(with Rowan Nairn and Cleo Condoravdi) Computing relative polarity for textual inference. In the Proceedings of ICoS-5 (Inference in Computational Semantics). April 20-21, 2006. Buxton, UK.
Numbers and Finnish Numerals. In A Man of Measure Festschrift in Honour of Fred Karlsson on his 60th Birthday, a special supplement to SKY Journal of Linguistics, vol 19:2006, Mickael Suominen, Antti Arppe, Anu Airola, Orvokki Heinämäki, Matti Miestamo, Urho Määttä, Jussi Niemi, Kari K. Pitkänen and Kaius Sinnemäki (eds.) 407-421.
(with Kenneth R. Beesley) Twenty-five years of finite-state morphology. In Inquiries into Words, Constraints and Contexts. Festschrift for Kimmo Koskenniemi on his 60th Birthday(2005), Antti Arppe, Lauri Carlson, Krister Lindén, Jussi Piitulainen, Mickael Suominen, Martti Vainio, Hanna Westerlund and Anssi Yli-Jyrä (eds.), 71-83, CSLI Studies in Computational Linguistics ONLINE, Copestake, Ann (Series Editor). CSLI Publications, Stanford, California. 2005.
(with Annie Zaenen and Richard Crouch) Local Textual Inference: can it be defined or circumscribed? ACL 2005 Workshop on Empirical Modelling of Semantic Equivalence and Entailment. June 30, 2005. Ann Arbor, Michigan.Counterpoint:
Christopher D. Manning. Local Textual Inference: It's hard to circumscribe, but you know it when you see it - and NLP needs it. MS. Stanford University. 2006.
(with Richard Crouch and Annie Zaenen) Circumscribing is not excluding: A reply to Manning. MS. Palo Alto Research Center. 2006.
(with Annie Zaenen) Veridicity. In Annotating, Extracting and Reasoning about Time and Events. Dagstuhl Seminar Proceedings 05151, G. Katz, J. Pustejovsky, F. Schilder (eds.), Dagstuhl, Germany. 2005.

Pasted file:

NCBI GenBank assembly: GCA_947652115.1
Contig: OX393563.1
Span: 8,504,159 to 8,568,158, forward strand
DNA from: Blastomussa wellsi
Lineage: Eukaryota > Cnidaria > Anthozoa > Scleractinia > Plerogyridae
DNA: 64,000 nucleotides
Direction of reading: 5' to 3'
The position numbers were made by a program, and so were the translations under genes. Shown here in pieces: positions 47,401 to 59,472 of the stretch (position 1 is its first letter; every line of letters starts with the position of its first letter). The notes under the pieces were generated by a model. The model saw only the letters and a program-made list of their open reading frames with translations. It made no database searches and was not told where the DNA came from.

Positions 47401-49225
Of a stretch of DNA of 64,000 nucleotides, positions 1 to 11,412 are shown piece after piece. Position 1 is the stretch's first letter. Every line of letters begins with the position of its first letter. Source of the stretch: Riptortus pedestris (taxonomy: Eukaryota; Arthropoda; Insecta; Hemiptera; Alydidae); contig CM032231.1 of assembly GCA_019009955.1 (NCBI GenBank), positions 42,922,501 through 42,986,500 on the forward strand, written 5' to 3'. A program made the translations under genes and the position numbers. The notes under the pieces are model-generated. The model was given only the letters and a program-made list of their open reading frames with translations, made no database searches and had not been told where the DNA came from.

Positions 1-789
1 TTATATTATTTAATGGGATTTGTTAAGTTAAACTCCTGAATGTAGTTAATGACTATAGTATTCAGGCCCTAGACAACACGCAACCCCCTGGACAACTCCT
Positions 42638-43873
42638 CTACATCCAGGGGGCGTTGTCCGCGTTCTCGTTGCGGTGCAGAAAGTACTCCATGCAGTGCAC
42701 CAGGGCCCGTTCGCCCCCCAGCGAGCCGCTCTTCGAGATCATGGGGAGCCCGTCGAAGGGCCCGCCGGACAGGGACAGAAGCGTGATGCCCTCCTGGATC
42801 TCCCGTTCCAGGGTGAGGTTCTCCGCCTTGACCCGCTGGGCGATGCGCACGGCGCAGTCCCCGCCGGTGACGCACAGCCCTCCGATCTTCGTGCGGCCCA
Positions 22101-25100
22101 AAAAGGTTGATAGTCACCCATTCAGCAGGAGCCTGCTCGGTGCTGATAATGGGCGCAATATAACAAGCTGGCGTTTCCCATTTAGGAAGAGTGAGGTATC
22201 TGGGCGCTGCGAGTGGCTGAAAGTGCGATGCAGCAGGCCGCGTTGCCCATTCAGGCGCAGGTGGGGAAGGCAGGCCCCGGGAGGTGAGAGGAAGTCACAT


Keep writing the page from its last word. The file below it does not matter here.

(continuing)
Computing with Realizational Morphology. In Computational Linguistics and Intelligent Text Processing, Alexander Gelbukh (ed.), Lecture Notes in Computer Science, Volume 2588, 205-216, Springer Verlag, Heidelberg. 2003.
Some Classic Papers on Semantics
Discourse Referents. In Semantics: Critical Concepts in Linguistics. Javier Gutiérrez-Rexach (ed.), Vol. III, 20-39. Routledge, 2003. Also in Syntax and Semantics 7: Notes from the Linguistic Underground, 363-85, J. D. McCawley (ed.), Academic Press, New York 1976. Translations: Textreferenten. In Semantik und Generative Grammatik, pages 175-197, F. Kiefer (ed.), Athenaeum, Frankfurt 1972; Referenti testuali. In La linguistica testuale, 121-147, M.-E. Conte (ed.), Feltrinelli, Milan 1977. The first version of this paper appeared in the Proceedings of Coling'69.
Syntax and Semantics of Questions. In Formal Semantics. The Essential Readings. Paul Portner and Barbara H. Partee (eds.), pages 382-420. Blackwell, 2003. Also in Semantics: Critical Concepts in Linguistics. Javeier Gutiérrez-Rexach (ed.), Vol. V, 207-249. Routledge, 2003 and in Questions, H. Hiz (ed.), 165-210, Reidel, Dordrecht 1978. Originally appeared in Linguistics and Philosophy 1 1-44, 1977.
(with Stanley Peters) Conventional Implicature. in Syntax and Semantics 11, Presupposition, 1-56, C.-K. Oh and D. A. Dinneen (eds.), Academic Press, New York 1979.
Presupposition and Linguistic Context. Theoretical Linguistics 1 181-94, 1974. Also in Pragmatics: A Reader, Steven Davis (ed.), 406-415, Oxford University Press, 1991. Translation: Presuposición y contexto lingüistico. In Textos clásicos de pragmática (eds.), 175-192, María Teresea Julio and Ricardo Muños, Arco Libros, Madrid 1998.
The Logic of English Predicate Complement Constructions. Publications of the Indiana University Linguistics Club, Bloomington 1971. Translations: Die Logik englischer Prädikatkomplement-konstruktionen. in Generative Semantik, 243-78, W. Abraham and R. Binnick (eds.), Athenaeum, Frankfurt 1973; La logique des constructions anglaises à complément prédicatif. Langages 8 56-80, 1973.
Finite State Morphology. Kenneth R. Beesley and Lauri Karttunen. CSLI-Studies in Computational Linguistics, CSLI-Publications, Stanford, CA, 2003. The original paperback version was reissued as an eBook in 2014. The book has its own web site: FSM Book Home Page
Last modified Friday, 12-Jun-2015 16:50:10 PDT